The challenge: In rare cases, companies have received backlash for under-reporting. That is, companies receive criticism for omitting certain information and are accused of only sharing data that shows them in a positive light.
The solution: Typically, the companies that receive backlash for their reports are high-visibility platforms. Such criticism is not likely for platforms of small- to medium-size. However, to avoid such risks, platforms should strive for full transparency and provide as much information as possible. Reports should also be clear to users so they can understand that proper systems and processes are in place, increasing trust in a platform. Another practice that should be implemented, is to provide real-time transparency. This means that when a user’s account or content is suspended or removed, users receive a clear explanation for their violation and can appeal. This will contribute to building trust with platform audiences.
Transparency reporting offers online platforms many benefits, the most obvious of which is what it signals – trustworthiness.
Transparency reports signify that a company is sincere about being open, safe, fair, and honest. They’re a tool to communicate company values by showcasing their commitment and efforts to make their platform proper and safe. Building or rebuilding trust, reports form relationships with users, reassuring them that their communications, online presence, and representations of who they are, remain safe.
Transparency reports reveal how governments interact with user data and the demands they place on platforms. This holds governments accountable for maintaining the privacy of users, a value that many customers deeply value.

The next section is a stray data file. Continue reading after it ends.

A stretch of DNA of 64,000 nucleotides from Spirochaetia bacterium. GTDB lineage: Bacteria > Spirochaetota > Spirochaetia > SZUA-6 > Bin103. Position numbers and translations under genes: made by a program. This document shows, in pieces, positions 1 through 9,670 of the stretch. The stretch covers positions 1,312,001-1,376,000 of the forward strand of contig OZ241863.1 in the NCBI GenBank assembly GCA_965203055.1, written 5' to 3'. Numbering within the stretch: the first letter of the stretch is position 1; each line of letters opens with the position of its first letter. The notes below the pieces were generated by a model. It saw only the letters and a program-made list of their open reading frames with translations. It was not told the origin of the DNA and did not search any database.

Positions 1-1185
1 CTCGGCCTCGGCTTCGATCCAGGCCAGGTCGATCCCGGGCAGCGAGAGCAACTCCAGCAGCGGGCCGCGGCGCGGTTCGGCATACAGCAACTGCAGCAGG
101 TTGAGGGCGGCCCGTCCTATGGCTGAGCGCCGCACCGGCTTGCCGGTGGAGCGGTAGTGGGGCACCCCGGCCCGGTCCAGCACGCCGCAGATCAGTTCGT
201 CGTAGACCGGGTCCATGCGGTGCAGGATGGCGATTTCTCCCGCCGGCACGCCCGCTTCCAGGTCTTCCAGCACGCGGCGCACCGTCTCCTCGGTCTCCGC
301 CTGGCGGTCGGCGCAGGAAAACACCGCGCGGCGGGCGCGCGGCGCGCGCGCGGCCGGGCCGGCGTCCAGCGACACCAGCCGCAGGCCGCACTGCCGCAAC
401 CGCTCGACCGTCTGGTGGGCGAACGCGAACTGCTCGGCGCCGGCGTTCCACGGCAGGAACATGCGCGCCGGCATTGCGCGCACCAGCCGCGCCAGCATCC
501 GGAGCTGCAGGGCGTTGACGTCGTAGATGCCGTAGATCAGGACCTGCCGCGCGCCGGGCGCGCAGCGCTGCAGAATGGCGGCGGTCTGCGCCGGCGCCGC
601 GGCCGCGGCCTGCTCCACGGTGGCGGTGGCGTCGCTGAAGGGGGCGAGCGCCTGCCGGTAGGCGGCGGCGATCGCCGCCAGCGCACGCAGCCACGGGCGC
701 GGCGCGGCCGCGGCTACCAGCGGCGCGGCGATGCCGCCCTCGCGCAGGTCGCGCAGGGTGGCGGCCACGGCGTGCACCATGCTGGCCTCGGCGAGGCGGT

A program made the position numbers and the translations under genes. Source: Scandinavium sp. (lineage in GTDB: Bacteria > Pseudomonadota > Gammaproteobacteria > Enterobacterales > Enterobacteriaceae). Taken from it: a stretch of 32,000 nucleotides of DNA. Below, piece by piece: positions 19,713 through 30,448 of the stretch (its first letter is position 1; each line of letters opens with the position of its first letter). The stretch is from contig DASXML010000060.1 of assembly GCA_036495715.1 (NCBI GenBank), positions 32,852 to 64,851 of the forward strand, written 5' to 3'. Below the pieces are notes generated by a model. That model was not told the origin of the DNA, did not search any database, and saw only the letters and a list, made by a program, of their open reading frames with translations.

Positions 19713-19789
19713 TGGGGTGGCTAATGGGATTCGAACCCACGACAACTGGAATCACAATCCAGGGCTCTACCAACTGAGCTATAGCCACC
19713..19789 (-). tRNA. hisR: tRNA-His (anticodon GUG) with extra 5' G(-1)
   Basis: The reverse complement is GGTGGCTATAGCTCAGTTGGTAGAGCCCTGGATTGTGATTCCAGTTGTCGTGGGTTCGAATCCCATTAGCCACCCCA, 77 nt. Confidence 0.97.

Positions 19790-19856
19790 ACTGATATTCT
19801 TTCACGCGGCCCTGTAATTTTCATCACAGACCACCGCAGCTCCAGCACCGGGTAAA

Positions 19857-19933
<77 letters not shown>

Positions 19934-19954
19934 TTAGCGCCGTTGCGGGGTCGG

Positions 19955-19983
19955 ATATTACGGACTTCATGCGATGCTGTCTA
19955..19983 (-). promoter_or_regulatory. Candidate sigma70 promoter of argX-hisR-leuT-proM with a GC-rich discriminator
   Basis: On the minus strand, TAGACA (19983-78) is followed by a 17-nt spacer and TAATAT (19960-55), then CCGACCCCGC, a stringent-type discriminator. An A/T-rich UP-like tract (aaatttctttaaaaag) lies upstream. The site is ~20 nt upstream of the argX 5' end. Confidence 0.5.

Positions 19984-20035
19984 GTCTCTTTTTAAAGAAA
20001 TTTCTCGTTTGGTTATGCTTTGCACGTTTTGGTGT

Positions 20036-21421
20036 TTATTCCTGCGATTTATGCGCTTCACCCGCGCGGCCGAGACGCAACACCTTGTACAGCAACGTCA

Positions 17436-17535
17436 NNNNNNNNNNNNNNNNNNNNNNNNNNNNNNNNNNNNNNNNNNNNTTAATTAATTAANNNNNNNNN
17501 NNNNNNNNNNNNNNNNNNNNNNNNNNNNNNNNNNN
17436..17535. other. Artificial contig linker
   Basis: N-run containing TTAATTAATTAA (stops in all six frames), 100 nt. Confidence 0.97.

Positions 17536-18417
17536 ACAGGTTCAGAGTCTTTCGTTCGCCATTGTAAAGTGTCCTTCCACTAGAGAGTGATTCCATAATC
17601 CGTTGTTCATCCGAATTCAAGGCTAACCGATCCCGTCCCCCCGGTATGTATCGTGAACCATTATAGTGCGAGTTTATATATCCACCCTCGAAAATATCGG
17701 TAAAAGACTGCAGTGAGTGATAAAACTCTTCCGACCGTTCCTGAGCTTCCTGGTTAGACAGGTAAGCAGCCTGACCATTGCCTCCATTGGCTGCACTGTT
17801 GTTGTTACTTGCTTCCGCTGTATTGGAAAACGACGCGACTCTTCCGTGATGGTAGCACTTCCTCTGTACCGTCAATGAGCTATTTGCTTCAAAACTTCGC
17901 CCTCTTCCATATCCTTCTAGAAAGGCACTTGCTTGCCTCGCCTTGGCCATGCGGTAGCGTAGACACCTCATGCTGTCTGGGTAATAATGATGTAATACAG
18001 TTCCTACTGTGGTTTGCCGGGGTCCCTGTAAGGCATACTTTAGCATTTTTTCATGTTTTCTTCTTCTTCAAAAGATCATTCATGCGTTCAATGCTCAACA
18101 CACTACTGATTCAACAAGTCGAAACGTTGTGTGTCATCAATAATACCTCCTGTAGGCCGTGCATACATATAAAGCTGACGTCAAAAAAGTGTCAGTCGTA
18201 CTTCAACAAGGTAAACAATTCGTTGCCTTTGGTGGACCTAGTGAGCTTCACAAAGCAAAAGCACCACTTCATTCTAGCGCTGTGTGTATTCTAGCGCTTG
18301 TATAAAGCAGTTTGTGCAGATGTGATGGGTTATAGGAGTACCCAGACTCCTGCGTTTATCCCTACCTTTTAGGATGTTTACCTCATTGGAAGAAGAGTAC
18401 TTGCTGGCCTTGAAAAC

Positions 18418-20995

Often overlooked, transparency reports can potentially contribute to public policy discourse. By reporting on extremist activities, propaganda, disinformation, and more, context is added to conversations on how to combat these issues. Policymakers, think tanks, governments, and platforms can all benefit from this data. Being transparent about these issues also creates the opportunity for the industry to collaborate on solutions.
Companies should plan their next steps in implementing transparency reports to gain users’ trust, demonstrate transparency, and meet potential requirements. To do so, Trust & Safety teams should:
As we’ve learned, transparency reports shed light on how companies moderate content and interact with government entities. Meeting regulation obligations and giving platform communities visibility, which increases openness and trust with users, is a win-win for online platforms.
Access our guide for everything you need to know about transparency reports, including a review of relevant legislation, recommended practices, and a free, customizable reporting template.